• 28. Partnerships: Evaluations and dissemination of SRI carried out by diverse stakeholders with a farmer-centered focusNGOs: Africare (Mali); Aga Khan Foundation (Afghanistan);BRAC (Bangladesh); CEDAC (Cambodia); Metta Development Foundation (Myanmar); Oxfam America (Vietnam); Patronato de Nutriciòn (Panama); WWF (India) Government agencies: Morang District Agricultural Dev. Office (Nepal); Sichuan Provincial Dept of Agric (China);Ministry of Agriculture & Rural Development/PPD (Vietnam) Universities: ANGRAU (India); China Agric. University; Jomo Kenyatta Univ. of Agriculture & Technology (Kenya) Private sector: Nippon Koei (Indonesia); Syngenta (BD) Donor agencies: FAO-EU (Nepal); GTZ (Cambodia); USAID (Mali, Tanzania); World Bank Institute International research centers: ICRISAT (India); IRRI (Bangladesh); IWMI (India and Sri Lanka)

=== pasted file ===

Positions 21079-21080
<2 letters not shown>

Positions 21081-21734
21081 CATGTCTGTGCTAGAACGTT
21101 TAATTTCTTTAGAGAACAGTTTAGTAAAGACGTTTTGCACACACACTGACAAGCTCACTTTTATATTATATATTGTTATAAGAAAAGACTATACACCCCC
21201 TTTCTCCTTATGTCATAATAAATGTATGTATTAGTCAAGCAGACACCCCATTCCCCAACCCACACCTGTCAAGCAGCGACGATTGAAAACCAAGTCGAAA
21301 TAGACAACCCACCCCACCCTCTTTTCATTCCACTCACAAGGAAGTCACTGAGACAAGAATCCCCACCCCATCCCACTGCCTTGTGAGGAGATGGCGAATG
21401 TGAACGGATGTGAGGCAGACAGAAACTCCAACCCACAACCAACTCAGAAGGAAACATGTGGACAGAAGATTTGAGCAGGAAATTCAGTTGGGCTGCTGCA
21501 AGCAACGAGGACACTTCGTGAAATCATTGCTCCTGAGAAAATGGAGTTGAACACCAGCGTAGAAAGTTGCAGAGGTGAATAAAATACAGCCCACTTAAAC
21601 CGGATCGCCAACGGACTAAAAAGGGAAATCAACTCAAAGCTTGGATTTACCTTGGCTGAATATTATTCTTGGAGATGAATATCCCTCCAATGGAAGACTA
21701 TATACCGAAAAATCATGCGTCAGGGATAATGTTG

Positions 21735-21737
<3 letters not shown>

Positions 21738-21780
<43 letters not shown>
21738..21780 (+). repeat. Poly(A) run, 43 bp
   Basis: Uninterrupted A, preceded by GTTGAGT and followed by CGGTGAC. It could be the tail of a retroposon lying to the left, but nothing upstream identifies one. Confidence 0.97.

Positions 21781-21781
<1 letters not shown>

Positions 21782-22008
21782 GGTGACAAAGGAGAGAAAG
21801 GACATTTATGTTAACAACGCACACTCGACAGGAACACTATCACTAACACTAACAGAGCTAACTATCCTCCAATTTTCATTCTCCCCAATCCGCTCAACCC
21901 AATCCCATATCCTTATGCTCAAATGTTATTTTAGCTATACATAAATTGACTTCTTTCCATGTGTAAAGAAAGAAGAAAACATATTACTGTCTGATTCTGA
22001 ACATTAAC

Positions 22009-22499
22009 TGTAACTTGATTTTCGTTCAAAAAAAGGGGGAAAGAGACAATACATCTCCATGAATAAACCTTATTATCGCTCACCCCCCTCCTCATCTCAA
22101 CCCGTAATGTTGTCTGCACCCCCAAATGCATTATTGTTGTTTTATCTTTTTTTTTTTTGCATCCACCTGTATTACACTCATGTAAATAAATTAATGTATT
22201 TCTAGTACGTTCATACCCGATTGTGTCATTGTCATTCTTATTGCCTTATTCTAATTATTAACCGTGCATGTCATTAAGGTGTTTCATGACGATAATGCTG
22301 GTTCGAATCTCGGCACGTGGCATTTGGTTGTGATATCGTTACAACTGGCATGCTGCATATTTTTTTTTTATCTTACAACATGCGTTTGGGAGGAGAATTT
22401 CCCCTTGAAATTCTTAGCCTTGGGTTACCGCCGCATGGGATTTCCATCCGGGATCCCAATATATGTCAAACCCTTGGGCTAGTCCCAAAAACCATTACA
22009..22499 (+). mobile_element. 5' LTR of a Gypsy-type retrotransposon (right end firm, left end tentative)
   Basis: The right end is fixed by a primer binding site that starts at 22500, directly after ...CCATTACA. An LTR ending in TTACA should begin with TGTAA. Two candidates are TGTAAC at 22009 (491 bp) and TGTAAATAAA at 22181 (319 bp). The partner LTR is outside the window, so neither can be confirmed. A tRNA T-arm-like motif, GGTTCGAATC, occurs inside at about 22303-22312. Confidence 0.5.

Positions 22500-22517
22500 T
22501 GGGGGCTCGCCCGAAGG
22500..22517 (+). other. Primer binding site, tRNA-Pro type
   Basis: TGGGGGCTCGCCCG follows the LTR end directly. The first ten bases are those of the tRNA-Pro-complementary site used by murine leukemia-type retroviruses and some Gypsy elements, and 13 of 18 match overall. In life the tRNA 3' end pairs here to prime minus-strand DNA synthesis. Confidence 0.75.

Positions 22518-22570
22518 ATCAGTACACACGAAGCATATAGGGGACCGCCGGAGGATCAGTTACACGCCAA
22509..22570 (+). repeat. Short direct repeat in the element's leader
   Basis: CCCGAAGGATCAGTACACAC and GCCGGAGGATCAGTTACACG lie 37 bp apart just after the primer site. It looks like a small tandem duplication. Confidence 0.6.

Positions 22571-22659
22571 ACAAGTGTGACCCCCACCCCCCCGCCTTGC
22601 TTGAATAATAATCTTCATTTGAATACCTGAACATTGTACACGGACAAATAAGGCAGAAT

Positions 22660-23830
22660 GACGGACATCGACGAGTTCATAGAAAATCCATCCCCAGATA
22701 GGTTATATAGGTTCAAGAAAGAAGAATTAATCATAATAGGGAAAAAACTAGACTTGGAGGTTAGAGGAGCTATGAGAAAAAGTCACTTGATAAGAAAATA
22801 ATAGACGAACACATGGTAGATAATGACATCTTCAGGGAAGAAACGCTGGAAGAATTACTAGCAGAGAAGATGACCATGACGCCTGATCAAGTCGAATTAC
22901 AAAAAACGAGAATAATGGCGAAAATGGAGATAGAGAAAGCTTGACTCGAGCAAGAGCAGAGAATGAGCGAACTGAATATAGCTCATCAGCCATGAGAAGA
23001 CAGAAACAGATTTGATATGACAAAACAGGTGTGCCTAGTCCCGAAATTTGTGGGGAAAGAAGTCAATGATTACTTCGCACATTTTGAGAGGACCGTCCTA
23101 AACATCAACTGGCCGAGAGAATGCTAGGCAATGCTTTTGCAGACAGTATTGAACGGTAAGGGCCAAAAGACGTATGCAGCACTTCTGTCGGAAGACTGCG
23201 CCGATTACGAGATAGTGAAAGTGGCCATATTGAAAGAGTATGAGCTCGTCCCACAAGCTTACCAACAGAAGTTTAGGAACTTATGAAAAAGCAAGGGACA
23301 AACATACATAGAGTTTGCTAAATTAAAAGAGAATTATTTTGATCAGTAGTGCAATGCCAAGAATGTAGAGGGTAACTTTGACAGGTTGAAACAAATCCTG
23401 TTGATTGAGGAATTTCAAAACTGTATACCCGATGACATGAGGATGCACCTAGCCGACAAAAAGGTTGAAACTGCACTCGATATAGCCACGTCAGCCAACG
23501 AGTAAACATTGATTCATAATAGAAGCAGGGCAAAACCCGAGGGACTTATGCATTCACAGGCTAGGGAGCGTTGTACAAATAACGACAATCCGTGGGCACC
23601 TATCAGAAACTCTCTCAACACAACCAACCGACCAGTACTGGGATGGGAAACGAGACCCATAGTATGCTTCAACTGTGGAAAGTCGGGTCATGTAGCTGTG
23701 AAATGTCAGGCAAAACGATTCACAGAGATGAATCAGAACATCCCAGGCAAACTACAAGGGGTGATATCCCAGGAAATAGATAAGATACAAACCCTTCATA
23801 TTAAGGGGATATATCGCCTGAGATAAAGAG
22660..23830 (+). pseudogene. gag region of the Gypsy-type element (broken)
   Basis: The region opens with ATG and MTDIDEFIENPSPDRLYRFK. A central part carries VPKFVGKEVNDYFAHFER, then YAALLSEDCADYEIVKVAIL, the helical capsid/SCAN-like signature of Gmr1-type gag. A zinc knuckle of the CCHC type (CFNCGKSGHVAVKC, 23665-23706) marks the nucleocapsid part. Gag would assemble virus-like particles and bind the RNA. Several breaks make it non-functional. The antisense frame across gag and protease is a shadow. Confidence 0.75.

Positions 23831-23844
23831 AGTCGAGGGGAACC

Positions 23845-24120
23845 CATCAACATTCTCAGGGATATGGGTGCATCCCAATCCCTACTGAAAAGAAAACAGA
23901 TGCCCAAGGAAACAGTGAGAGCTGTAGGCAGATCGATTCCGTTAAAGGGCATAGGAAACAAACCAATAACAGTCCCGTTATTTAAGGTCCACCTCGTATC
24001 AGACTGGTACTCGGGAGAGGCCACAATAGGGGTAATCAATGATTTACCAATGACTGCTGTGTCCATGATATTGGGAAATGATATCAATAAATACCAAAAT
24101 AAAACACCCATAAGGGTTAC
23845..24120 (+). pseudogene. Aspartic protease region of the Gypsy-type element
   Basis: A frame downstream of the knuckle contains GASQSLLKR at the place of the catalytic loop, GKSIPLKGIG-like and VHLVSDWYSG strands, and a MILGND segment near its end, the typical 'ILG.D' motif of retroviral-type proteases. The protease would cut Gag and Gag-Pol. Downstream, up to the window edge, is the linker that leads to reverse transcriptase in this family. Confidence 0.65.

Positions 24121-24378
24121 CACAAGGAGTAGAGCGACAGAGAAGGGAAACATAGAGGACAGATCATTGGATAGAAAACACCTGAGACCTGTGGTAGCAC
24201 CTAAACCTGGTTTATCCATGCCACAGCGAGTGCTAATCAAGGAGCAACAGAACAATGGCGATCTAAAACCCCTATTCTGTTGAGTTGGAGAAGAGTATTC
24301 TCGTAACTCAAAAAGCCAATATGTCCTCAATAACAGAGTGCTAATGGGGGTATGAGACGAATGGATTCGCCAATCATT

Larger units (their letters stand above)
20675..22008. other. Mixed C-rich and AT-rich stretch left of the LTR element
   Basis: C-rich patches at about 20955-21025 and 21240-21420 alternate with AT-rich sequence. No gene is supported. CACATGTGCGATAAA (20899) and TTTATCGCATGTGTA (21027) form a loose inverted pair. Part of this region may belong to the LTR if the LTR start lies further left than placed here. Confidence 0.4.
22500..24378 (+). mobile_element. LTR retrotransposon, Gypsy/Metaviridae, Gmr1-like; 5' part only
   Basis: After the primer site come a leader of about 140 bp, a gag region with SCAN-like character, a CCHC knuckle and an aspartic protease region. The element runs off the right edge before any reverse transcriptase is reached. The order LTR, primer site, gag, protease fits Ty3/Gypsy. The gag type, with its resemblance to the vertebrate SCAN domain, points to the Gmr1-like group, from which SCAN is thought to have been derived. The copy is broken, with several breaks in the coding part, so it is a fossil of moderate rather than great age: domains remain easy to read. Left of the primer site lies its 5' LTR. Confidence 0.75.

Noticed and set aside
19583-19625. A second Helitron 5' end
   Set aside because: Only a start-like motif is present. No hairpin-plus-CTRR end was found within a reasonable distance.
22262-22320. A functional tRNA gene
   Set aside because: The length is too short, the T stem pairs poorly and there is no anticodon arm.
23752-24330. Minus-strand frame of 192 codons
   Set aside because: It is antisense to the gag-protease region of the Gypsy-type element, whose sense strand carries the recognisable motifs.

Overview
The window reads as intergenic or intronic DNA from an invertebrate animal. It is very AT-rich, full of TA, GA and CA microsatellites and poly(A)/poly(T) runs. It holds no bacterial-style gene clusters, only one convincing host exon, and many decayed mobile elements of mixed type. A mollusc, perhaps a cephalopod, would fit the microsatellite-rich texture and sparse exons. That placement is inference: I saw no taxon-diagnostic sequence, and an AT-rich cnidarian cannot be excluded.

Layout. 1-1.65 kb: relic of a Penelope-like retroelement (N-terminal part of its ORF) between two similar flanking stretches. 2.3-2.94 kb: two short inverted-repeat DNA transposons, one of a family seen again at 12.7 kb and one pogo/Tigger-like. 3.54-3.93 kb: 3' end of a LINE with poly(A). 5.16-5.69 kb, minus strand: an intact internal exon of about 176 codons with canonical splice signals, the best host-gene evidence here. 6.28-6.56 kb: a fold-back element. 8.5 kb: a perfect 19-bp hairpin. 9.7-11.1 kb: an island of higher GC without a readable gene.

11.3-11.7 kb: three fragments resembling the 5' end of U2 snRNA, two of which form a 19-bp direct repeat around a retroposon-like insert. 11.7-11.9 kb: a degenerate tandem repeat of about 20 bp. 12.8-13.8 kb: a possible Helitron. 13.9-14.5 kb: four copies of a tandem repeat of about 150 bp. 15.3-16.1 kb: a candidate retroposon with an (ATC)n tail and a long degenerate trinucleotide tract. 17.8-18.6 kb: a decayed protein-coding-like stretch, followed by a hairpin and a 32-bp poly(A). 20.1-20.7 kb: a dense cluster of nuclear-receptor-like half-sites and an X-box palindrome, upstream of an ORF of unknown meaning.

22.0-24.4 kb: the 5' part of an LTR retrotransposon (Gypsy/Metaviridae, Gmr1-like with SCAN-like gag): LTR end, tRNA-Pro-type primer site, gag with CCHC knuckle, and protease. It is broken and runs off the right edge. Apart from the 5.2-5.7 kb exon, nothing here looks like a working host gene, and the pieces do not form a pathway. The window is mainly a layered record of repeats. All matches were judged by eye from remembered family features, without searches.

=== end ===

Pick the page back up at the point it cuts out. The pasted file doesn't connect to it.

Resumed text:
• 29. What is needed for scaling up?* Overcoming mental barriers: farmerskepticism; but more resistance fromagronomists, and even from economists* Relatively little financial investment: * Need much training for technicians as well as for farmers; also for scientists * Also need some research regarding: - water management/optimization - applied soil biology – ‘a new frontier’ - applications to other crops (SCI) - utilizing climate-smart opportunities* Make water-saving profitable for farmers - This is achieved with SRI/SCI practices
  • 30. Three key messages:1. For higher crop productivity and forgreater water productivity, focus more:a. On growth/function of root systemsb. Enhanced soil organic matter – so asto increase our stocks of ‘green water’[these two factors interact beneficially]2. The concept of ‘technology transfer’needs to be changed to support PTD !3. We need a paradigm shift replacinggenocentrism with a better understandingand utilization of plant/soil microbiome
  • 31. For more information on SRI/SCI: SRI International Network and Resources Center (SRI-Rice)Website: http://sri.ciifad.cornell.eduat Cornell International Institute for Food, Agriculture and Develoment (CIIFAD), Cornell University, or Norman Uphoff: ntu1@cornell.edu